by Adriene Sere
Planned Parenthood is
so concerned about teen pregnancy that it has taken to
pushing pills. Recently, a local Washington chapter put
together ads for cable, network television, and radio,
aired through September and October, which featured a
young African American actress who assured girls and
young women that only good things can come from taking
"Some people say..." the actress began, and
went on to list a series of "myths" about the
pill: that it makes you gain weight, that it is
unhealthy, that it can cause problems with getting
pregnant after you stop taking it. The commercial told
the girls that all these "myths" are untrue.
Not partly true, not sometimes true, but untrue, pure and
simple. And if vouching for the pill' s absolute safety
failed to lure the girls into the clinic, the commercial
extolled the magical "virtues" of the pill,
especially for those with eating disorders and body image
problems. "You want to know the truth?" the
actress states. "The pill sometimes makes you lose
weight." The script ended with, "It's amazing
what this little pill can do for you."
In reality, birth control pills are artificial substances
that tinker, sometimes dangerously, with the female body.
The pill can cause nausea. The pill can make its users
more prone to gum disease. It can cause hair loss, or
excessive hair growth. It can cause serious, recurrent,
or migraine headaches. Many pill-takers experience a
diminished sexuality. Girls and women on the pill are
more likely to experience depression. Some experience
vaginal dryness and bleedings between periods. The pill
can cause a higher rate of yeast infections.
More serious side effects can also occur: liver damage,
gall bladder damage, hypertension, increased risk of
stroke and/or heart attack. Women over 40, and women over
35 who smoke, are particularly at risk. But if the pill
can cause such serious damage to older bodies, it can
also cause damage to younger bodies, even if the damage
has not yet been demonstrated.
The virtues of the pill are in some cases questionable.
While the pill can give females greater control over
their reproductive lives, it does not necessarily give
them more control over their sexual lives. In a sexist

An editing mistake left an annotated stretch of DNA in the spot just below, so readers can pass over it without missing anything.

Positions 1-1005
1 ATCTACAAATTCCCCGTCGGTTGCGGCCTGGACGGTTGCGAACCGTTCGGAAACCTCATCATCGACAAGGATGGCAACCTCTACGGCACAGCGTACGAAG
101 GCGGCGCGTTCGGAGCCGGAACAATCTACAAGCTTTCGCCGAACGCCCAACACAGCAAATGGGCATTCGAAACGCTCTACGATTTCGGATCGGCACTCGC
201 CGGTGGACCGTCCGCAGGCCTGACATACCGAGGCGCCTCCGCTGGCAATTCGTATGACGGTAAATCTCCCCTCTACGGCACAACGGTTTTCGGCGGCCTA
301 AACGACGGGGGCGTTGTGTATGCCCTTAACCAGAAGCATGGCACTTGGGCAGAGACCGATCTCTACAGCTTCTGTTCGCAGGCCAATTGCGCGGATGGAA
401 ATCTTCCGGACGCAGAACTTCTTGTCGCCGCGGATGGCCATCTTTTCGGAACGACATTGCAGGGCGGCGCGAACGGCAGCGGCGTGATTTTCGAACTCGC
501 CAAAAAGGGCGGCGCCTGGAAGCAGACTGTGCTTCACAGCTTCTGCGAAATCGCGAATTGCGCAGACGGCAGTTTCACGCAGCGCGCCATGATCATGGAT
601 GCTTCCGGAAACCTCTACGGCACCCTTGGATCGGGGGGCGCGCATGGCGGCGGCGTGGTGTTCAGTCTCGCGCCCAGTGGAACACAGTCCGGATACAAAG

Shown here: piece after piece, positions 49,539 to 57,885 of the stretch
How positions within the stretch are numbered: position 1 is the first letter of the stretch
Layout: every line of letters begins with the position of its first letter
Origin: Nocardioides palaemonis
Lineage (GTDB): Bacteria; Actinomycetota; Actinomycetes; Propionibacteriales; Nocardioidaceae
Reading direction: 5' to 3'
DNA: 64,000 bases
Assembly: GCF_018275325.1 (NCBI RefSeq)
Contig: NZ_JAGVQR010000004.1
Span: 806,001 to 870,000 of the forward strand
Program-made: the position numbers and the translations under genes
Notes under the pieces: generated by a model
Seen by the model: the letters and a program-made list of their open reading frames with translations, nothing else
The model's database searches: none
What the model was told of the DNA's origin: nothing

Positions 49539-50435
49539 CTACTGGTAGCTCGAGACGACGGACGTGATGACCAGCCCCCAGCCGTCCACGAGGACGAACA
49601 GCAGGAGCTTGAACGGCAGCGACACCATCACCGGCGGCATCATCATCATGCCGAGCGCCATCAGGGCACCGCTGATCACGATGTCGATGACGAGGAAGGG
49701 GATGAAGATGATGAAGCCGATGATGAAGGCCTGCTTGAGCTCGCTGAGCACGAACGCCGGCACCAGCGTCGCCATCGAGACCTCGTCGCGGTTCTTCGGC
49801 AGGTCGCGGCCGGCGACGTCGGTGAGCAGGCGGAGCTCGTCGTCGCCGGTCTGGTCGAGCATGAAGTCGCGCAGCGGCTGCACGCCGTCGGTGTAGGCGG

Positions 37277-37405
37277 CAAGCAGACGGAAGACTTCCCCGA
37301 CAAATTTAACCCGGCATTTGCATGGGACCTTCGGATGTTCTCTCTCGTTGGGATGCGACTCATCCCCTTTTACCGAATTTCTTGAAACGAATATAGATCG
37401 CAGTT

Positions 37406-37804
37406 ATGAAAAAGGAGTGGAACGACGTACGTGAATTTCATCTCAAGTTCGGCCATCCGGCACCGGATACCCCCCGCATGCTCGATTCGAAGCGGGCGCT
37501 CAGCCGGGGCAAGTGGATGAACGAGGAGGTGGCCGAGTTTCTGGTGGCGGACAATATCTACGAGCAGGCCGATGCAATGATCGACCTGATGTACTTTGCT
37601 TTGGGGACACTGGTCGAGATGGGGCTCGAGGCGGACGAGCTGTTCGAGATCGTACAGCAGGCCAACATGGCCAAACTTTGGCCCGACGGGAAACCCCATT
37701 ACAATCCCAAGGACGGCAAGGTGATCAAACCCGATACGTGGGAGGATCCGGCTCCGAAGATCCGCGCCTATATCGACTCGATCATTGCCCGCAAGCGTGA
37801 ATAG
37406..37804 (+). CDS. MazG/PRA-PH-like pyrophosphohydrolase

culture in which men and boys are pressuring younger and
younger girls into sex, the birth control pill can simply
make teen girls more sexually exploitable. A poll
published in Seventeen magazine indicated that three
quarters of teen girls who have intercourse do so
primarily because they feel pressured from boys (or men).
Any organization concerned with the social welfare of
females, teens in particular, should be alarmed about the
epidemic sexual objectification and use of girls. A
responsible organization would discourage unwanted teen
pregnancy primarily by addressing the underlying problem:
boys' and men's socially organized sexual aggression
against girls. While it is crucial to make reliable birth
control accessible, it is not difficult to see that what
teen girls need is social respect. They need equality.
They need freedom from sexual abuse and poverty. The last
thing in the world they need is to be shot up with
chemicals by the adult world to make them more fuckable.
Planned Parenthood is playing a contradictory and
deceptive role in their uncritical promotion of birth
control. On the one hand, the organization is playing a
laudable and extremely important role in providing teens
an education (albeit a traditional one) on sexual and
reproductive functions, and in making birth control and
abortion accessible to those who need it.
On the other hand, the organization collaborates with
sexism and racism by prioritizing population control,
particularly among the poor and people of color, over the
actual needs of girls and women. The organization
directly advocates the poisoning of girls and women's
bodies to make them serviceable to boys and men, while
only minimally and indirectly addressing the fact that
(an overwhelming number of) girls and women use
(physically detrimental) birth control for unwanted or